Olympic torch: Paralympic champion Giles Long carries flame
A speedboat ride and a visit to the UK's most easterly point were among the highlights of day 48 of the torch relay as it travelled from Norwich to Ipswich.
British swimmer Giles Long, who has won 20 major championship medals including three Paralympic golds, began the 120-mile journey at Norwich Castle.
The flame also visited Ness Point and the beach huts at Southwold.
At 17:49 BST a speedboat took the flame on the River Orwell from Foxes Marina to Ipswich Marina.
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Retired swimmer Long, whose greatest achievement was setting a world record to win gold in the 100m butterfly at the 2000 Paralympics in Sydney, started the day's relay when his torch was lit in front of Norwich Castle's battlements.
The 35-year-old overcame cancer - having two years of chemotherapy, radiotherapy and numerous operations to treat a bone tumour - to achieve his sporting success, which includes three Paralympic gold medals.
In Lowestoft Gillian Smith, an active volunteer for the East Anglian Air Ambulance, carried the flame past Ness Point, the most easterly point in the UK.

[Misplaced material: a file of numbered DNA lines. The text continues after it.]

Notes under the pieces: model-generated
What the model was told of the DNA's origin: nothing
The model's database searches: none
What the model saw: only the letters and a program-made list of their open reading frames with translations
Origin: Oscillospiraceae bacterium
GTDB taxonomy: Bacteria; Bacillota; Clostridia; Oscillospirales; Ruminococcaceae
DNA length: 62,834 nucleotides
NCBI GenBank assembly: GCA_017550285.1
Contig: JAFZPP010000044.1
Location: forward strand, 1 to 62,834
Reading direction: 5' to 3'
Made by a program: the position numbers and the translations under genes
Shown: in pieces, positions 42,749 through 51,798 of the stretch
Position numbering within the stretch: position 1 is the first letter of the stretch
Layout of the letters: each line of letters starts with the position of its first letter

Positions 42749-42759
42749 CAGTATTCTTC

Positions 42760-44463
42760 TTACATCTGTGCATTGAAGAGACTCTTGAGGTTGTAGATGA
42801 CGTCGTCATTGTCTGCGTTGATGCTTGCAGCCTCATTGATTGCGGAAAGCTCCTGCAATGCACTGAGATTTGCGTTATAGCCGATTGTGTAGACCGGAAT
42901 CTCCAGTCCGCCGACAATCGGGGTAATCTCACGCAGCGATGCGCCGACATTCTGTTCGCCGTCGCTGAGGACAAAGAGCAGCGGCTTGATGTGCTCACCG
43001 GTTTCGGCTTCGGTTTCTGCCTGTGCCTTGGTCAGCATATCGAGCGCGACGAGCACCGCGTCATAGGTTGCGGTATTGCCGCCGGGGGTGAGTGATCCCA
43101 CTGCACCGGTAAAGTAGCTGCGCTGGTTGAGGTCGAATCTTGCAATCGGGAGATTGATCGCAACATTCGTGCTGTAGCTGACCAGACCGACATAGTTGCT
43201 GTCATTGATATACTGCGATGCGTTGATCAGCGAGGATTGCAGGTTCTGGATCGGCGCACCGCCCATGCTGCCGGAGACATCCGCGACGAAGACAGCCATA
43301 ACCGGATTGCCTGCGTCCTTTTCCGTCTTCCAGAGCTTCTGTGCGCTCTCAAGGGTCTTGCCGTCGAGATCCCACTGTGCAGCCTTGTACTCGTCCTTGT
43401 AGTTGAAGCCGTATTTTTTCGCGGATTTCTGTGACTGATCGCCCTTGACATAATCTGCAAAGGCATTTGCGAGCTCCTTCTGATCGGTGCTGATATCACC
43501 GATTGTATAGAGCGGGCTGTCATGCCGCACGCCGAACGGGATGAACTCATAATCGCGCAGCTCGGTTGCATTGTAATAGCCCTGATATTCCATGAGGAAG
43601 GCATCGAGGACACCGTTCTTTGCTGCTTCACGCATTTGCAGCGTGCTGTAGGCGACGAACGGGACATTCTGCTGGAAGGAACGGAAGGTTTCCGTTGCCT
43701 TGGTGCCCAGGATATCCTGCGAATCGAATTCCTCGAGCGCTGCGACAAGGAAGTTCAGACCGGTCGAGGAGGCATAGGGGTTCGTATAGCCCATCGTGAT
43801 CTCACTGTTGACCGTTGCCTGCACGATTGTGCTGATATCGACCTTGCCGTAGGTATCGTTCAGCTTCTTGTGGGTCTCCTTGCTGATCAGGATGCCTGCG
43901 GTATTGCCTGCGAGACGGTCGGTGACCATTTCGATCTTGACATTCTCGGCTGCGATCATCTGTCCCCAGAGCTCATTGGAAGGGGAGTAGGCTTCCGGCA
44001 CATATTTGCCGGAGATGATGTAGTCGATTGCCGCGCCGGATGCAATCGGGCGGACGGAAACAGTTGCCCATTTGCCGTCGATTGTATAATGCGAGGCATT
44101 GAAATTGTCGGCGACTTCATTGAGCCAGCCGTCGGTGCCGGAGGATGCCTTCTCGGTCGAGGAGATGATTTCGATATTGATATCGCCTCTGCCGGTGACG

Karen Booth also carried the flame in Lowestoft. Ms Booth was selected for her work inspiring more than 2,500 young people this year to be part of their community and take active roles in supporting others. She also runs two youth centres and supports five others.
About an hour later the relay visited the brightly coloured beach huts at Southwold, which line the promenade above the sandy beach.
At 14:14 BST the flame was taken to the park near Crag Path by Sarah Corbett, who set up the World Youth Orchestra in Suffolk in 2001.
When the relay reached Foxes Marina, torchbearer Shane Hull boarded a speedboat and carried the flame to Ipswich Marina.
Mr Hull is chairman of the Hethersett Olympic Events Committee, a working group set up to galvanise the local community into engaging with the Olympics.
An evening celebration is taking place at Christchurch Park, featuring entertainment from rock band Morning Parade and dance act Twist and Pulse.
A total of 8,000 people will carry the flame during its 8,000 mile, 70-day journey to the opening ceremony of the Olympic Games in London on 27 July.